Once the world’s leading renewable energy developer, SunEdison’s fortunes have fallen like a rock, tied to a much larger rock, and are now facing the looming threat of bankruptcy.
SunEdison’s woes have already been well covered — from its numerous failing transactions, to missing its Q4 & 2015 filing deadline, to news of debt restructuring. This week, however, it’s only gotten worse, as the US Securities and Exchange Commission (SEC) has begun its own investigation into the company’s disclosures to investors about its liquidity. To make matters more complicated, SunEdison’s second yieldco, TerraForm Global, intended to deal solely with emerging markets, filed a report with the SEC warning of “a substantial risk that SunEdison will soon seek bankruptcy protection.”
News of the possibility that SunEdison had in some way misled its shareholders is not new — late in 2015 the Audit Committee initiated an investigation based on allegations made by former executives of the company concerning “the accuracy of the Company’s anticipated financial position.” However, according to The Wall Street Journal, officials in the SEC’s enforcement unit have apparently begun investigating SunEdison’s disclosures to investors, looking into whether the company overstated its liquidity last year when the company announced that it had $1 billion in cash.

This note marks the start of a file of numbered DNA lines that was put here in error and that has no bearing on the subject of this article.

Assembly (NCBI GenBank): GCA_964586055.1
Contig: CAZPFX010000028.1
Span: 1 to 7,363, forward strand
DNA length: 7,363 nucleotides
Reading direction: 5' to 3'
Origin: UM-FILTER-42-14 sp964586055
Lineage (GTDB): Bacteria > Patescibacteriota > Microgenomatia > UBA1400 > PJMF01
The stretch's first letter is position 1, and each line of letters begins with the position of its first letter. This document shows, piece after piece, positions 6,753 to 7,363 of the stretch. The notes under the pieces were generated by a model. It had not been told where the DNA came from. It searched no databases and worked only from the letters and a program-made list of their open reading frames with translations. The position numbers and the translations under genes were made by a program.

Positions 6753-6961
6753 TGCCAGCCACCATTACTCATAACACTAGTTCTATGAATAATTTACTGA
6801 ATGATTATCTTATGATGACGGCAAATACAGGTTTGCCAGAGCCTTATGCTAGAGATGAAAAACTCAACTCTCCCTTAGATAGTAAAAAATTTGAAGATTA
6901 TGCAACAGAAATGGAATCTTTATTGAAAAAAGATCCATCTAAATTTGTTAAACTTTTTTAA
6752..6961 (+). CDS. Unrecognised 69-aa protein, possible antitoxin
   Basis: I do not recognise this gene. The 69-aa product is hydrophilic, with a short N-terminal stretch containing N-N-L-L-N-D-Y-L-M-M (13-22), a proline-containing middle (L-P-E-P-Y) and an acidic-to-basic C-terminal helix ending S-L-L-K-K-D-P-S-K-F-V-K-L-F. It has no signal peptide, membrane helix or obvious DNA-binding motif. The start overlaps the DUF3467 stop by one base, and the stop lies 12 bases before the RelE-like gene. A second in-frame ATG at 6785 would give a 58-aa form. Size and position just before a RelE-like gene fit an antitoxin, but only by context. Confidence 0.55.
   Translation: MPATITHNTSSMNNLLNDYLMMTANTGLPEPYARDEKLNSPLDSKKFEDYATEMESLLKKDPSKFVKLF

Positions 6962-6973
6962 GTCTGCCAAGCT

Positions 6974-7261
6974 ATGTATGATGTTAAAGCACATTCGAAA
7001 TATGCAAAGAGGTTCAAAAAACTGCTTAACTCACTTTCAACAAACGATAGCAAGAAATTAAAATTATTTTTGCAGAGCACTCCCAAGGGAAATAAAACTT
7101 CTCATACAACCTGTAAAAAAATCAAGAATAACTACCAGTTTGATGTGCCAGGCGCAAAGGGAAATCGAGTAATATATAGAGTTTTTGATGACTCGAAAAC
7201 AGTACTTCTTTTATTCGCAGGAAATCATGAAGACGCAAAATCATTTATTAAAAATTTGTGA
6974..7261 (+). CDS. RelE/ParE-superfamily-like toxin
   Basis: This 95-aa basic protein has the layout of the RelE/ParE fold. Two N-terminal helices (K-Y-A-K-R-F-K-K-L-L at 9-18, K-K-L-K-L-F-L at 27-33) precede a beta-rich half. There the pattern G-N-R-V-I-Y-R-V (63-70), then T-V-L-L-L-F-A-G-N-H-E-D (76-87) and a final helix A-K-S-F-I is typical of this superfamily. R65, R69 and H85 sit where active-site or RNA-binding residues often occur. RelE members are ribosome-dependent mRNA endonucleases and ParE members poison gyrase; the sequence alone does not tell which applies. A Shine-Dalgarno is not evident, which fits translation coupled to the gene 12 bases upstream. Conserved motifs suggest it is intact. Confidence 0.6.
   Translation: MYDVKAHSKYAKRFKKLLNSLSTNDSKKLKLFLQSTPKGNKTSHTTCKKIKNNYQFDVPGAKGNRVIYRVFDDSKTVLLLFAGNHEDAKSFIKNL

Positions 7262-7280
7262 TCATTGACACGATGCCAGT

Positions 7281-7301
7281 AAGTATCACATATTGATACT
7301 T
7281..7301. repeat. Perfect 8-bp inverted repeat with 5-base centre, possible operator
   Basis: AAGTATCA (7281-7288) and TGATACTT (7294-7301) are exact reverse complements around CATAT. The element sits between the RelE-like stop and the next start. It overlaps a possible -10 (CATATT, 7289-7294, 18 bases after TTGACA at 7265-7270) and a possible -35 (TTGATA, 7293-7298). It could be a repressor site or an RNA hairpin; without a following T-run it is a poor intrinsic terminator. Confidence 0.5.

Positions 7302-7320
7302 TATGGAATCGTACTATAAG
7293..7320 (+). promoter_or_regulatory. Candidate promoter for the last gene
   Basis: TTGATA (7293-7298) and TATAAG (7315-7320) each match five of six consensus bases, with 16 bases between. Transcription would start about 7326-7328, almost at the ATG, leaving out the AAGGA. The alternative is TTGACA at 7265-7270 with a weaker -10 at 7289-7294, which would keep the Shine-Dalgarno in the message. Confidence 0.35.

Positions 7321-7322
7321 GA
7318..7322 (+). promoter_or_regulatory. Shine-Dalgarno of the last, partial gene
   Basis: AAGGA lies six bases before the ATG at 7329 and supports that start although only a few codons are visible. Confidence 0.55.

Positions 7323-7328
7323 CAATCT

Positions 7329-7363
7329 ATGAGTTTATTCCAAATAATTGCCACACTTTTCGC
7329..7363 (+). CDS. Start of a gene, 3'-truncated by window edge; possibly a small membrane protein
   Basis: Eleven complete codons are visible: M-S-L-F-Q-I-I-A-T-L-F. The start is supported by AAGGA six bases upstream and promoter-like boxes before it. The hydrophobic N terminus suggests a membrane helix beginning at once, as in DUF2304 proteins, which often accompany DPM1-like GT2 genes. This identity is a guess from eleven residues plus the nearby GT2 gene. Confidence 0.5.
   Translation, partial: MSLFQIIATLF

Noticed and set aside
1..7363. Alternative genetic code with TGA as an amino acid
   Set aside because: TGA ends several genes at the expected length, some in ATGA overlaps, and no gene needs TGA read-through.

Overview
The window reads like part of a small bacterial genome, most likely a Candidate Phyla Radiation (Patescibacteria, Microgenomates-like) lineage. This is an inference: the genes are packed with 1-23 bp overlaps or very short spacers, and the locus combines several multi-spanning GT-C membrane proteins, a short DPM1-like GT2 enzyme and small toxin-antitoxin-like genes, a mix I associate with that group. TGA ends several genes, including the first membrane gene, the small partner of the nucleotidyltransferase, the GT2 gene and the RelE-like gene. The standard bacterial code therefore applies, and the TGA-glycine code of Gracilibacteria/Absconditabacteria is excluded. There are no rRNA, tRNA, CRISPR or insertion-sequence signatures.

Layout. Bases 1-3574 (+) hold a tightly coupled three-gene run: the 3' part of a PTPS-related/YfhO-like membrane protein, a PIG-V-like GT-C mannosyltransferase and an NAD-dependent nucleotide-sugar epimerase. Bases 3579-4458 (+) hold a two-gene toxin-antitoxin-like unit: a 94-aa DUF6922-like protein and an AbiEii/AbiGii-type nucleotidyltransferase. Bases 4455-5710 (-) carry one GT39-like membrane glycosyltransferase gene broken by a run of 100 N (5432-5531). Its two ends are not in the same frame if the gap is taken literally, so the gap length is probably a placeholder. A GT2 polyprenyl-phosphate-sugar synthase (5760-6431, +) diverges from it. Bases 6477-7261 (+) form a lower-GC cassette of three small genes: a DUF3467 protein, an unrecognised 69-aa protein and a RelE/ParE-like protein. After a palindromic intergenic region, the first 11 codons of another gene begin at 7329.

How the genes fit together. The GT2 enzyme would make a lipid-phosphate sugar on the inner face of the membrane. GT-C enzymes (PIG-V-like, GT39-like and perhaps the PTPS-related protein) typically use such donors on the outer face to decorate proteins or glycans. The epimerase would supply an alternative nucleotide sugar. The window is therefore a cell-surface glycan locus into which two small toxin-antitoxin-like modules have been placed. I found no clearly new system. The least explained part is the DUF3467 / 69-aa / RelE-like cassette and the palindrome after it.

This news was paired with a separate SEC filing made by TerraForm Global on Tuesday, advising “that the filing of their Annual Report on Form 10-K for the fiscal year ended December 31, 2015 will be delayed” beyond the deadline. This is due in large part to the fact that TerraForm Global relies on SunEdison’s own same-filings to be made to appropriately determine their own financial status, but according to the filing:
“SunEdison has not performed as obligated under the Management Services Agreement, in particular with respect to financial reporting and control matters. Additionally, SunEdison has not or may not be able to perform under other agreements, including agreements with respect to the pending contribution of the projects in Uruguay and India, which were part of TerraForm Global’s IPO portfolio, and the pending dropdown of the additional India project portfolio aggregating 425 MW purchased by TerraForm Global, LLC (“Global LLC”) in the fourth quarter of 2015.”
Furthermore, TerraForm Global stated outright in its filing that, “due to SunEdison’s liquidity difficulties, there is a substantial risk that SunEdison will soon seek bankruptcy protection.”
Such a move would have a massive impact on TerraForm Global (not to mention the company’s other yieldco, TerraForm Power), however the company is still confident that, in the event SunEdison seeks bankruptcy protection, “TerraForm Global will have sufficient liquidity to support its ongoing operations.”
Unsurprisingly, TerraForm Global’s shares plummeted 19% in the wake of the company’s SEC filing.
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